The World Health Organisation declares bacon, ham and other processed meats, to be causes of cancer.
The World Health Organisation's cancer research agency suggests that eating the delicious goods can cause colorectal cancer.
While they claim meat has "known health benefits" such as good sources of zinc, protein, iron and B12, it may be wise for big meat eaters to cut back their intake.
"This decision doesn't mean you need to stop eating any red and processed meat," says epidemiologist, Tim Key of Cancer Research UK.
"But if you eat lots of it, you may want to think about cutting down. You could try having fish for your dinner rather than sausages, or choosing to have a bean salad for lunch over a BLT (bacon, lettuce and tomato sandwich)."
However, nutritionist Elizabeth Lund, suggests that far bigger risks of cancer are obesity and lack of regular exercise.
"Overall, I feel that eating meat once a day combined with plenty of fruit, vegetable and cereal fibre plus exercise and weight control, will allow for a low risk of CRC," she said referencing colorectal cancer.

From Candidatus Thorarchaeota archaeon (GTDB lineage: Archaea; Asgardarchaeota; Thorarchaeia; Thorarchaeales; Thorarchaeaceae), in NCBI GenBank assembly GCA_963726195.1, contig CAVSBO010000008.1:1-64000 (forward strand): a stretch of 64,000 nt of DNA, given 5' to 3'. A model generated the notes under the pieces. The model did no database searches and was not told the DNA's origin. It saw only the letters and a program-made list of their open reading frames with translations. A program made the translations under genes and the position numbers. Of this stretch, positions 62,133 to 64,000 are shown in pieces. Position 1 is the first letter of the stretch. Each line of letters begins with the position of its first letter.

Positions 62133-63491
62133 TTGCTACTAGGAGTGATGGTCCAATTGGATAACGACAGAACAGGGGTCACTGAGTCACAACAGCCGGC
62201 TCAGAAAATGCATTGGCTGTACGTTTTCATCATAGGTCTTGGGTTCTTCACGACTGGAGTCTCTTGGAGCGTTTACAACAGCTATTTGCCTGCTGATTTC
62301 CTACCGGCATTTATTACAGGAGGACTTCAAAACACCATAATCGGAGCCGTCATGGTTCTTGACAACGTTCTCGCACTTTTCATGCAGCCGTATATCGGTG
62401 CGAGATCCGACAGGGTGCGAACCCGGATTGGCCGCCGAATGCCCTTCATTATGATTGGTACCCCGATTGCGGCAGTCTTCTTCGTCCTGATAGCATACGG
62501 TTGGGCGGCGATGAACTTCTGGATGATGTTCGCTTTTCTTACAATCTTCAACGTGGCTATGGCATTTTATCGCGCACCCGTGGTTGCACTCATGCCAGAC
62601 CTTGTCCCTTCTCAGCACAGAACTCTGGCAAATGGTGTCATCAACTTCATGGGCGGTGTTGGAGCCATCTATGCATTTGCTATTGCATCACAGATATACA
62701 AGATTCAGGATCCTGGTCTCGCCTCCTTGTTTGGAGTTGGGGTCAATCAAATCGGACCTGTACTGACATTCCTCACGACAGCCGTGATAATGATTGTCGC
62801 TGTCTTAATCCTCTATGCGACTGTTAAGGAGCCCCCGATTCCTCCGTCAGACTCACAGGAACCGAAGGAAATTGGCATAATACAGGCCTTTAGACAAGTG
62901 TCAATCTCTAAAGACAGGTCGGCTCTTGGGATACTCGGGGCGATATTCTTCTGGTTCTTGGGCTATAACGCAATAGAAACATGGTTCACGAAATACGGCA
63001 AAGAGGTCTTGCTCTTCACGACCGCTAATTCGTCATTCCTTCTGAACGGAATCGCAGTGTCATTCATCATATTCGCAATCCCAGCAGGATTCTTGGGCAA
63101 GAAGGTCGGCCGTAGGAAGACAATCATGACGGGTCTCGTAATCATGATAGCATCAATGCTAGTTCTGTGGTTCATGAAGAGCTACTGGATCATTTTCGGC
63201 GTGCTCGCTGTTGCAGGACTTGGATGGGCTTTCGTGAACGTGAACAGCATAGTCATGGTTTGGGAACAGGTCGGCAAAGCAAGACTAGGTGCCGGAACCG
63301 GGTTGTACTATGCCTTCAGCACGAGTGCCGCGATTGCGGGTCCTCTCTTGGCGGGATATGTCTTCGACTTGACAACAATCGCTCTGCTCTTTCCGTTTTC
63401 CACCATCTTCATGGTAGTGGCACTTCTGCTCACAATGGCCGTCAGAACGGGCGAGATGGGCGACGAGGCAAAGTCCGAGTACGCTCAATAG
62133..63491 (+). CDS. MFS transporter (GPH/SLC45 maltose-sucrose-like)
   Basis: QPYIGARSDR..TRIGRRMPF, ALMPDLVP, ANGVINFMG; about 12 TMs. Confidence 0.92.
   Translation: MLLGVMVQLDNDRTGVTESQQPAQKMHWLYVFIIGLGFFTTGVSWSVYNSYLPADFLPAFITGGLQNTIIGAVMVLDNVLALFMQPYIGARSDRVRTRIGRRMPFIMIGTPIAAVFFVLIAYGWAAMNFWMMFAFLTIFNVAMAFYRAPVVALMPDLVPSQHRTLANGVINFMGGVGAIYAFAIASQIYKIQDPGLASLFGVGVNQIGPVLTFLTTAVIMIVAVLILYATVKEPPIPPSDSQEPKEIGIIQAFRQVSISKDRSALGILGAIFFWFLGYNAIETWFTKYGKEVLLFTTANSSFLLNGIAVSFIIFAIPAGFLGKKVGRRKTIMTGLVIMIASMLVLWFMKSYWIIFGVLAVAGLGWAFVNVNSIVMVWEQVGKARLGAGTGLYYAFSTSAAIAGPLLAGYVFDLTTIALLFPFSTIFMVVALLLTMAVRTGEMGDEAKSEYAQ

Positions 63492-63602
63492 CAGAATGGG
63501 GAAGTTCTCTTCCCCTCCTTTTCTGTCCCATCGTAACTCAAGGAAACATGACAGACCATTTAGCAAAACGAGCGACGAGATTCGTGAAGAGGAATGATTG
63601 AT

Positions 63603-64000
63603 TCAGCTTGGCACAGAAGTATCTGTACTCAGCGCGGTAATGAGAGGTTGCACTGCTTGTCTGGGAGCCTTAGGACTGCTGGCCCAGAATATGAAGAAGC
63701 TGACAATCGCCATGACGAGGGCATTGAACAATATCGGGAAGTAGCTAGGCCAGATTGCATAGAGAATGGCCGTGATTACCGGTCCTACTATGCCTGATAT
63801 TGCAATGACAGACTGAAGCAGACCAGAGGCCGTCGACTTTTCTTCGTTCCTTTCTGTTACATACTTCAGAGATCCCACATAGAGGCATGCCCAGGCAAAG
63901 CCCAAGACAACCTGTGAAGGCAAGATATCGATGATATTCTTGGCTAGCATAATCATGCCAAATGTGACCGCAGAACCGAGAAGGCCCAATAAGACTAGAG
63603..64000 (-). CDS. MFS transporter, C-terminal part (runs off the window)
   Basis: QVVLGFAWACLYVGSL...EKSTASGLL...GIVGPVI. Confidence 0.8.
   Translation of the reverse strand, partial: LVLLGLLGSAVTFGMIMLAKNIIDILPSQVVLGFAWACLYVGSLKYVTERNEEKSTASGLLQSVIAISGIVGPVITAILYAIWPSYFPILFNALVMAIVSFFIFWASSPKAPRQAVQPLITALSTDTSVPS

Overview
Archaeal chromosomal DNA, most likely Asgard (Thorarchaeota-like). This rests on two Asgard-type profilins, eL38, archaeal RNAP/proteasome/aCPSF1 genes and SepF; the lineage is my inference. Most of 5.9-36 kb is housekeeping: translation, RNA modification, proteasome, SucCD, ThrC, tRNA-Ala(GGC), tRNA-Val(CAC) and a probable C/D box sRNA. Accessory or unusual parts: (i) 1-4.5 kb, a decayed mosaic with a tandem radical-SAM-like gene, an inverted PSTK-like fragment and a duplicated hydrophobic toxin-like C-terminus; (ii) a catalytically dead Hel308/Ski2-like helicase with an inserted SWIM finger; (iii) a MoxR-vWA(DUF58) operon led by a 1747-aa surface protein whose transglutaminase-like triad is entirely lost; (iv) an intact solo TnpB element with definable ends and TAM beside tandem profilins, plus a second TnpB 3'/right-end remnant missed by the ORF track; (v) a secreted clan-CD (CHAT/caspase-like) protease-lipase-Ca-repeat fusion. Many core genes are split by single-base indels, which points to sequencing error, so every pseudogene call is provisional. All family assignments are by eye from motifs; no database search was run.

"It should also be noted that some studies have shown that if meat is consumed with vegetables or a high-fibre diet, the risk of CRC is reduced."
Consuming meat is "probably one of many factors" of bowel cancer in the US, Australia and Western Europe, according to Ian Johnson from UK-based Institute of Food Research.
"There is little or no evidence that vegetarians in the UK have lower risk of bowel cancer than meat eaters," Ian says.
The World Health Organisation lists bowel cancer as the third most common type of cancer, with 900,000 new cases each year resulting in 500,000 deaths.
Nutrition professor Tom Sanders of King's College London recommends limiting meat consumption to once or twice per week.